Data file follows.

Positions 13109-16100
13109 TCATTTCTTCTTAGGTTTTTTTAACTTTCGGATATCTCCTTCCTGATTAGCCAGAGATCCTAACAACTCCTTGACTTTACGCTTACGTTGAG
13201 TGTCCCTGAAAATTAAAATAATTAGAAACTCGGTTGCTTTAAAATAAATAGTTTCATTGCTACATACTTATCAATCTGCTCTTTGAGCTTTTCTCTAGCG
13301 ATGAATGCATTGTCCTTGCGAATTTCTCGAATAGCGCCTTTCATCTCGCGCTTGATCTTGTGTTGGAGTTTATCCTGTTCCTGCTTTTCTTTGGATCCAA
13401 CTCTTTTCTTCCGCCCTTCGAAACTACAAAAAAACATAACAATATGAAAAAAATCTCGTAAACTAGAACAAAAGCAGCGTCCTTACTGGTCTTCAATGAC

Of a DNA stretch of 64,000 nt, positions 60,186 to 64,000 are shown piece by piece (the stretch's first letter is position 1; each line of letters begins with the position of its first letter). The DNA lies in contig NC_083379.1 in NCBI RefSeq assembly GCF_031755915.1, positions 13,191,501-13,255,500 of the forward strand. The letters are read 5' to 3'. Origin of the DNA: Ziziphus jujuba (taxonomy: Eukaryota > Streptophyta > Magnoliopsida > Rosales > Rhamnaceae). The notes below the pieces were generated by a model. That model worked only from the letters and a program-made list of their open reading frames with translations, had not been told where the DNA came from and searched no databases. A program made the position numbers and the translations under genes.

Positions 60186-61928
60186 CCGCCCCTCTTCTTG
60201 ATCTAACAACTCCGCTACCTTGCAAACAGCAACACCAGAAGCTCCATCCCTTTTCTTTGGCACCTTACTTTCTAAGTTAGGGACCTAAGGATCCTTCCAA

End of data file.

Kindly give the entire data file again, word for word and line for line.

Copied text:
Positions 13109-16100
13109 TCATTTCTTCTTAGGTTTTTTTAACTTTCGGATATCTCCTTCCTGATTAGCCAGAGATCCTAACAACTCCTTGACTTTACGCTTACGTTGAG
13201 TGTCCCTGAAAATTAAAATAATTAGAAACTCGGTTGCTTTAAAATAAATAGTTTCATTGCTACATACTTATCAATCTGCTCTTTGAGCTTTTCTCTAGCG
13301 ATGAATGCATTGTCCTTGCGAATTTCTCGAATAGCGCCTTTCATCTCGCGCTTGATCTTGTGTTGGAGTTTATCCTGTTCCTGCTTTTCTTTGGATCCAA
13401 CTCTTTTCTTCCGCCCTTCGAAACTACAAAAAAACATAACAATATGAAAAAAATCTCGTAAACTAGAACAAAAGCAGCGTCCTTACTGGTCTTCAATGAC

Of a DNA stretch of 64,000 nt, positions 60,186 to 64,000 are shown piece by piece (the stretch's first letter is position 1; each line of letters begins with the position of its first letter). The DNA lies in contig NC_083379.1 in NCBI RefSeq assembly GCF_031755915.1, positions 13,191,501-13,255,500 of the forward strand. The letters are read 5' to 3'. Origin of the DNA: Ziziphus jujuba (taxonomy: Eukaryota > Streptophyta > Magnoliopsida > Rosales > Rhamnaceae). The notes below the pieces were generated by a model. That model worked only from the letters and a program-made list of their open reading frames with translations, had not been told where the DNA came from and searched no databases. A program made the position numbers and the translations under genes.

Positions 60186-61928
60186 CCGCCCCTCTTCTTG
60201 ATCTAACAACTCCGCTACCTTGCAAACAGCAACACCAGAAGCTCCATCCCTTTTCTTTGGCACCTTACTTTCTAAGTTAGGGACCTAAGGATCCTTCCAA